Sunday, November 15, 2009

Sasha Grey

I like a bit of porn here and there, enough to have favourite stars. Like Alisha Klass, my long time favourite. She's my fave because it seems mostly like she actually not only wants to be there, but is also enjoying herself. This is key to good porn for me. Oh, also, she doesn't have big dumb fake boobs. It seems I have a type though, I'm totally smitten with that black-haired pale skin thing, I guess because it is the opposite of me. Well, not exactly, but in a way.

I say I must have a type because I have a new crush. I saw a great documentary on the industry called 9-5 Days In Porn. It was a good watch, and there was lots of screen time for Sasha Grey. I have grown to appreciate what it is she is trying to do for the industry, herself, the art of sexuality. Also, her name is pretty cerebral for a porn star, in that the Sasha is for the guy from KMFDM and the Grey is for A Portrait of Dorian Grey, or maybe the concept of a sexual 'grey area' based on the Kinsey Scale. It is not genius, but it is much more amusing than "cherry holes" or whatever lame porn name most stars have. Also she's in an industrial music band. She's recently been in Steven Soderbergh's "The Girlfriend Experience", which I'm looking forward to seeing. She produces and directs her own films but is also pretty popular in the mainstream sense, winning a lot of awards and accolades in the industry. I'm intruiged by this 3rd...or fourth? Or seventh wave of feminism, if you want to call it that. I'm intruiged by the choice to go into porn knowing the dangers and challenges, and by the strength it must take to set out to own your own empire.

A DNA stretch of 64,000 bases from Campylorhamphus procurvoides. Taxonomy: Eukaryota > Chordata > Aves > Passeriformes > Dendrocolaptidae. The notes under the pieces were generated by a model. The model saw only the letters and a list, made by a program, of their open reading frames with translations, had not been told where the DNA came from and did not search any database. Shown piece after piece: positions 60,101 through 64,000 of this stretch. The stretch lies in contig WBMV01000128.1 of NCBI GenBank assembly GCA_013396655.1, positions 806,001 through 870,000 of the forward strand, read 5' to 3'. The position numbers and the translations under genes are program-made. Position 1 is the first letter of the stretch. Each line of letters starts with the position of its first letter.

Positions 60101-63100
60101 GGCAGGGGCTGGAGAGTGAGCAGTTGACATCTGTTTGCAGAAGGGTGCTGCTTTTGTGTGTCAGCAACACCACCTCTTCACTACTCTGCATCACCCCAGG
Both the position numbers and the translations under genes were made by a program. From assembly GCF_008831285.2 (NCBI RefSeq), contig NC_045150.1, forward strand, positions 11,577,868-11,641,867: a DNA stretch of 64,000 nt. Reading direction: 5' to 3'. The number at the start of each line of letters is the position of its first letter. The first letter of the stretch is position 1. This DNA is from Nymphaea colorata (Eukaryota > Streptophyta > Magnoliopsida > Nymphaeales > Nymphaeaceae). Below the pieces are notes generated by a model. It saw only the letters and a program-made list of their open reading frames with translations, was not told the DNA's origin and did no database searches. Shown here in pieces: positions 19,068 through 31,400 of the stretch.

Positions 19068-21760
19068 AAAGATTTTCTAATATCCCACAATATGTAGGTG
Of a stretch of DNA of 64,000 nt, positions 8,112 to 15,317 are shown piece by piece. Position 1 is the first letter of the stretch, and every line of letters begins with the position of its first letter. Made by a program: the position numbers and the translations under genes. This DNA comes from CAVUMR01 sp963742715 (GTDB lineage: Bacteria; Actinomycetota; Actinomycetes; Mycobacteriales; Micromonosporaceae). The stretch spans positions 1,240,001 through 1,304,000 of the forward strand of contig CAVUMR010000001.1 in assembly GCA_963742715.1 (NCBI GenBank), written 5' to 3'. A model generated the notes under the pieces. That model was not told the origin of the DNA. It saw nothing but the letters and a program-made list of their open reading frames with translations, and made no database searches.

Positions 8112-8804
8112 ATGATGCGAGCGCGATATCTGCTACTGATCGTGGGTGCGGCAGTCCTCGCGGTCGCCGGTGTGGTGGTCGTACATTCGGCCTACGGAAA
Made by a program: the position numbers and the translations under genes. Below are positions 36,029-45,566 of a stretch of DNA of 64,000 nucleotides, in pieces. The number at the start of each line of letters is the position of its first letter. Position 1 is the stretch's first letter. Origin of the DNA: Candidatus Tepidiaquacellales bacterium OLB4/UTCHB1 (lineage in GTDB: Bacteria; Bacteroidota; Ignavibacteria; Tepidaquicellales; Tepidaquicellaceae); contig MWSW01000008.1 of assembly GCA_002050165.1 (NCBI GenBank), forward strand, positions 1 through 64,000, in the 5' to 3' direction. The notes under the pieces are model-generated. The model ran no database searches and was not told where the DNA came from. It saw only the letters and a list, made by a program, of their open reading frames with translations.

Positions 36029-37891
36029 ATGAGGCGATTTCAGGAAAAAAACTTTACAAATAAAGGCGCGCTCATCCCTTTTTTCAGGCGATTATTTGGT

So I caught this interview with her from Playboy and I thought I'd share here, as a worthwhile excuse to post some smut which has been greatly lacking in these parts lately. I completely agree with her point about violence vs. sexuality. The pictures are quite atypical for Playboy which is refreshing. They actually remind me of old-school Playboy shoots much more than anything recent, which could be explained by the shoot being done by photographer Richard Kern. A refreshing lack of tinfoil lips and fake tan.

PLAYBOY: Your Lolita-inspired photo shoot in our December issue is stunning, and Richard Kern is a master, but you're a creative person yourself. When you’re starring in someone else’s work does it make you itch to be calling the shots yourself?
GREY: It definitely does. This shoot was Richard's, but it’s a great challenge when you arrive to a set to do something you don’t normally do. They put me in clothes and hair and makeup that I probably would never wear, but it’s fun because you’re playing. Lately I’ve been getting my creative kicks shooting a lot of my own stuff. I’ll think of set designs and we’ll build them, sometimes something I thought of the night before. It’s fun to be able to do that and not feel constrained.

PLAYBOY: How does a Playboy shoot compare to a porn shoot?
GREY: With Playboy you get better hair and makeup. It was a nice change to be using people from the fashion world for that. But really in terms of photography and video, I think the adult industry is further behind than it ever has been. Stylistically we’re in a real rut. We still paint girl’s faces with too much blush and too much foundation and tease their hair and everybody has to overexpose every photo they take and it all looks the same. You could take pictures of me and replace my head with another girl’s and people would never know. There’s a lack of creativity and personal touch. And nobody wants to challenge that idea.

PLAYBOY: But porn is a market-driven industry, no? Isn't the adult industry just giving people what sells? Is the rut due to uncreative producers or uncreative consumers?